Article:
All The Things You Wrote

Last year my grandma gave me a big envelope, the contents bulging. “What is it?” I looked in.IMG_3059

“It’s cards and letters,” she said. “I don’t want my kids having to clean things up,” she said in her no-nonsense way as I pulled out a card. They were written to her from me when I was a kid. I looked through it a bit when I got home, but feeling melancholy I put it in my box of mementos.

But last week I was tidying the shelf that had the box of old photos and keepsakes and this unmarked envelope rose to my attention.

There it was: everything I ever wrote to her. I sat on the floor and read every one. There were lots of thank you notes and chatty letters, postcards from travel, some get well cards, my birth and graduation announcements she had kept. I felt sentimental and happy she had saved them.

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Let’s resolve … to lead with gratitude in 2016

Welcome to 2016!

In the lead up to the New Year, did you see your inbox piling up with end-of-year asks? I sure did.

IMG_3030In those last days of the year, there was quite a bit of chatter on Twitter about that. But this tweet from The Whiny Donor struck my heart… “Sometimes we give in spite of the stewardship.”

Wow. So many fundraisers – or their colleagues – spent lots of time crafting “don’t-forget-us” or “please-give-right-now” year-end emails. Somehow, the same diligence doesn’t seem to apply to thanking quickly or with heart. Why?

As fundraisers, we all know that better thanking – prompt, heartfelt, sharing impact – leads to a stronger connection between a donor and the charity.

So why are there still so many courses and books and blog posts and conference sessions about thanking donors, crafting better donor stewardship, and reporting back to donors? Because thank yous still aren’t happening. (Check out this post by Lynne Wester about her Giving Tuesday experiences with gifts, thanks, and resolicitations.)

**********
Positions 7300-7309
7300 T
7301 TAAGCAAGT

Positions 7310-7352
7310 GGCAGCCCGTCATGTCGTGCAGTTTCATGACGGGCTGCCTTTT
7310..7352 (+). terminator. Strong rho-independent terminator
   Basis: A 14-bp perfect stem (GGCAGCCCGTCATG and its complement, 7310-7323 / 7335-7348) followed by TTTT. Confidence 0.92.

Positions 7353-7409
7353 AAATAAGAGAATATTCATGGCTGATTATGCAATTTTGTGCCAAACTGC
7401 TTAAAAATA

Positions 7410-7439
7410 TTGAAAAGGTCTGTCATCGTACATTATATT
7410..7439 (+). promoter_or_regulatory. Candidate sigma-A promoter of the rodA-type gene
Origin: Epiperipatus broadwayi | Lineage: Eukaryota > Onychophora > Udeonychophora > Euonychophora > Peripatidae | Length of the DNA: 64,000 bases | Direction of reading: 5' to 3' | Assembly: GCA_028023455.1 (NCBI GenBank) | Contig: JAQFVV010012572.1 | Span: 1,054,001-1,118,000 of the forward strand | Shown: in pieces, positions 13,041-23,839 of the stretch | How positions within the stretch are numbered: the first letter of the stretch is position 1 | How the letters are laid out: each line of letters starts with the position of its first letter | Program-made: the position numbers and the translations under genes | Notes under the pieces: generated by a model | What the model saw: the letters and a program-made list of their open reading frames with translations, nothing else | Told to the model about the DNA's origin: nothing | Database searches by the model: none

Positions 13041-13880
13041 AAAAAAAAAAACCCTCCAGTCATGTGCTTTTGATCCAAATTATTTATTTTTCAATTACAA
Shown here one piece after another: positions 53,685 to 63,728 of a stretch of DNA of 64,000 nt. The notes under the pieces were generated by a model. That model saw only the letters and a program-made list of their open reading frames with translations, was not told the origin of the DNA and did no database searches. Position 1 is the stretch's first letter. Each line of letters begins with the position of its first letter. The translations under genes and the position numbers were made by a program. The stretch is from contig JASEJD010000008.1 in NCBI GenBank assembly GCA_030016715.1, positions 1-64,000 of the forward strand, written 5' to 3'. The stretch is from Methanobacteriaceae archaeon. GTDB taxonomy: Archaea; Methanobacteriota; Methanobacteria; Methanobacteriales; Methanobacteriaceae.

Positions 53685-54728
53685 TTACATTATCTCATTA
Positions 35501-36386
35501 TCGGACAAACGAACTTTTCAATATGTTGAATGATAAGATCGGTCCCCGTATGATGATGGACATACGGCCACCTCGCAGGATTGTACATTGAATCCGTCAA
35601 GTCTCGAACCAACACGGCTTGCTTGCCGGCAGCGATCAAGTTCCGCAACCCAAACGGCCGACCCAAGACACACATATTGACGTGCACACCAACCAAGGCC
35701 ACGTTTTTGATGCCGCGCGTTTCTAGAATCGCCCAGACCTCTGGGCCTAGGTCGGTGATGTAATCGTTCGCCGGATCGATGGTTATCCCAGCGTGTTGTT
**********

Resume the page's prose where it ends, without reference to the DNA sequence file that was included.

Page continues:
Don’t expect your donors to give in spite of the stewardship your nonprofit offers.

Thank you letter creation can end up being a process. Don’t let it.Instead, make 2016 the year you lead with gratitude… and here’s how. Continue reading

Resolution 2014

2014New Year’s Day 2014 has just arrived.

I’m not a big “make a resolution list” person. I think it’s better to evaluate oneself all through the year.

But what I do like to do is think about what was good about last year, and dream about the New Year ahead. What do I hope to accomplish? Where will I go? What might be my happy achievements?

With my donors, I’m more focused. What do I hope to accomplish overall this year? What are my goals? Where will my donor(s) and I go on the philanthropic path? What do my donors hope to achieve and how might I help them get there?

This year I made a resolution. Tom Ahern handed it to me in his post, “What I learned in 2013.”

“Deliver more gratitude than expected.” 

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